SUNY Oswego cinema and screen studies faculty members Tiffany Deater and Jarrod Hagadorn are among a select group that will take part in the American Association of State Colleges and Universities (AASCU)’s Stewardship of Public Lands program, an initiative of AASCU’s American Democracy Project. 

The year-long Stewardship of Public Lands program aims to foster innovative regional collaborations, responsible stewardship practices and experiential learning by bringing a variety of higher education practitioners to Glacier National Park to collaborate on overlapping projects.

For the filmmaking couple – who live in a log home surrounded by forest land – this opportunity is perfect for their interests and skills.

“It really is about stewardship,” Hagadorn noted. “Tiffany and I have been talking about that term a lot lately.”

One of their most recent projects was a collaboration with student filmmakers, faculty and land stewards to create a well-received 16-minute documentary on the creation and history of the nearby Sterling Nature Center. 

When Jennifer Knapp, dean of the School of Communication, Media and the Arts, sent along the opportunity, “we said this looks a lot like what we’re doing so we thought we should apply,” Deater recalled.

Twenty-two participants, representing 14 institutions from 12 states, will apply strategies to spark thoughtful discourse and an appreciation of national parks within curricular and cocurricular opportunities for university students of all backgrounds. The design of the program is to build a diverse community of university faculty, staff and leaders who can promote access to national parks as grounds for studying sustainability, learning from Indigenous and community members, and building civic skills.

“The Stewardship of Public Lands program enables our cohort to explore multiple perspectives on how to appreciate and understand our natural resources, build bridges that foster collaboration and share their work and commitment with our AASCU campuses,” said Terry Brown, AASCU’s vice president of academic innovation and transformation.

Film projects

“In particular, what we’ll be doing there is a couple of film projects,” Hagadorn said. “One is an overview of the program, but with a personal approach as to why they are doing it.”

They connected with the other members of the cohort, and they were all interested in contributing their stories to a larger documentary effort.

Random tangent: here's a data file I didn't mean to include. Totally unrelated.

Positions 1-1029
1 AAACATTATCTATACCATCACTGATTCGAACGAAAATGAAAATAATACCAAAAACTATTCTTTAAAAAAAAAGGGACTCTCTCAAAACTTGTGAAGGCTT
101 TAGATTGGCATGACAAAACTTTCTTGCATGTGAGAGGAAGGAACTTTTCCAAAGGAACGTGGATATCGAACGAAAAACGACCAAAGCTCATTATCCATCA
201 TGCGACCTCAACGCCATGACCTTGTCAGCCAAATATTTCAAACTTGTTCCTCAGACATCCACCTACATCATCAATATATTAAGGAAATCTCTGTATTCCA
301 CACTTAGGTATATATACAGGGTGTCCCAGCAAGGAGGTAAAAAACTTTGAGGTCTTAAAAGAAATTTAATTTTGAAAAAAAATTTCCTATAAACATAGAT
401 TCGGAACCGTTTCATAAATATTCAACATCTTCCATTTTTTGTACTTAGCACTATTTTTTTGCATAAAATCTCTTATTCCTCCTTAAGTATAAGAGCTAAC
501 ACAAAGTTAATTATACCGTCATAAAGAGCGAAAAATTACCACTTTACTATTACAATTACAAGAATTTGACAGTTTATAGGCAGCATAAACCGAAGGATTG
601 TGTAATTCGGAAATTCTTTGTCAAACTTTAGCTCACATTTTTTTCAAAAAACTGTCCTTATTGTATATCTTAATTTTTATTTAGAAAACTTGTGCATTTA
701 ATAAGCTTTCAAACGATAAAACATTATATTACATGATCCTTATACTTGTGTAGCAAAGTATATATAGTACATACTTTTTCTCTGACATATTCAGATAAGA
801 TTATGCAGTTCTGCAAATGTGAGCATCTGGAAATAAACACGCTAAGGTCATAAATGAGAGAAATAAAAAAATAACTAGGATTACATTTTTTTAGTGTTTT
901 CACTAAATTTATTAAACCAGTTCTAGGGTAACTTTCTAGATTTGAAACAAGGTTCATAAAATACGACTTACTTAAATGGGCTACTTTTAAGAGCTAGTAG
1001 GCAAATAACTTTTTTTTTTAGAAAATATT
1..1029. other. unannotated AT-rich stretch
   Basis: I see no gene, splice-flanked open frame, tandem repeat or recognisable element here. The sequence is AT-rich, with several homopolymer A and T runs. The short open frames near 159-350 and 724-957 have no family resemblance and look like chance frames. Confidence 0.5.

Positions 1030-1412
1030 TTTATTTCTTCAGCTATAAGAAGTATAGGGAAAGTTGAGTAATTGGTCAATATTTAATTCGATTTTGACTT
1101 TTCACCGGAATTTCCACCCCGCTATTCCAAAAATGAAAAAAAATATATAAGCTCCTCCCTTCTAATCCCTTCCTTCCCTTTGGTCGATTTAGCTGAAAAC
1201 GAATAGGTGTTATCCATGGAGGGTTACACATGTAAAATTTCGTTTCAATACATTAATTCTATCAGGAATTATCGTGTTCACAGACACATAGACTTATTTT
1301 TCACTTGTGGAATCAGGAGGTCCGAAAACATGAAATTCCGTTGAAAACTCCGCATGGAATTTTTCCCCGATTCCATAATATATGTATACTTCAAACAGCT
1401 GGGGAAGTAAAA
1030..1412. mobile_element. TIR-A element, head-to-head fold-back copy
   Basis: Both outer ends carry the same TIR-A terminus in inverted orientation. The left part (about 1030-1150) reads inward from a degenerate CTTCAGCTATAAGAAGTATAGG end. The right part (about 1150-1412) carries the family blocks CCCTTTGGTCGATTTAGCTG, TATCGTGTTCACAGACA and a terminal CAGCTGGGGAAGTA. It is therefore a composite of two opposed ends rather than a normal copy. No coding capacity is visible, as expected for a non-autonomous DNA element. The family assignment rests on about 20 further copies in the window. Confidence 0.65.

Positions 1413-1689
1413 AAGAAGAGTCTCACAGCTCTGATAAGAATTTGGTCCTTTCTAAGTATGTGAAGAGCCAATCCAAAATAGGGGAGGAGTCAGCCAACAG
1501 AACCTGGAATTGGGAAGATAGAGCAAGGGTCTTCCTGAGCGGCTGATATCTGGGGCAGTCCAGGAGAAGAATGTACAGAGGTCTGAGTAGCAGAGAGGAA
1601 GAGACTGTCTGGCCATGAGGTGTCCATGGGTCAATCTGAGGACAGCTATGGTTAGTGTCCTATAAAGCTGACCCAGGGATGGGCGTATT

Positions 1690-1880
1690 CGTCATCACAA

“The final project Tiffany and I want to make is a short film that shows all these people, what they’re doing here, what the common thread is,” Hagadorn said. “What does it mean to the rest of the world? What does it mean to us as professionals? Why is it worth doing?”

“It was unanimous that everybody wanted to participate,” Deater said. “That means there will be 20 different stories coming in. We will get to see what they value.”

“Everyone seems really good, friendly and willing to talk,” Hagadorn said. “The final project is going to depend on what that common thread is.”

The location is significant because the reintroduction of bison to Glacier National Park has already sparked conversations that touch on much larger themes of conservation, stewardship and climate change, Deator said. 

“This project incorporates listening to everybody having these conversations,” Deater said. “It involves listening to each other and how we mediate conflict.”

“We’ll be on location for a minimum of one week,” Hagadorn said. “There is a short residency at the park in June. We will stay in rustic cabins. They’re owned by the park. I get the impression that it’s fairly remote, which is great.”

They also would like to see the impact of climate change, which is not necessarily as evident in Central New York but is more noticeable at Glacier National Park.

“We want to see glaciers,” Hagadorn said. “We know that glaciers are receding. We want to learn more about glacier science.”

The project provides an excellent opportunity to use their talents where professional and personal passions overlap.

“We’ll make a nice documentary that we can share with our cohort and the organizers of the Stewardship of Public Lands program, which they can share with the public,” Deater said. “And we can help develop experiential learning in the park. We would love to have a summer course that could bring students there someday.”

“We want to make sure the work we create gives people an opportunity to love the things that we also love,” Hagadorn said. “We’d like this video to encourage people to love our natural world more. We’ve got to build connections. On a personal note, I think that’s what our work is to build connections between people and the natural world, to make them love it more.”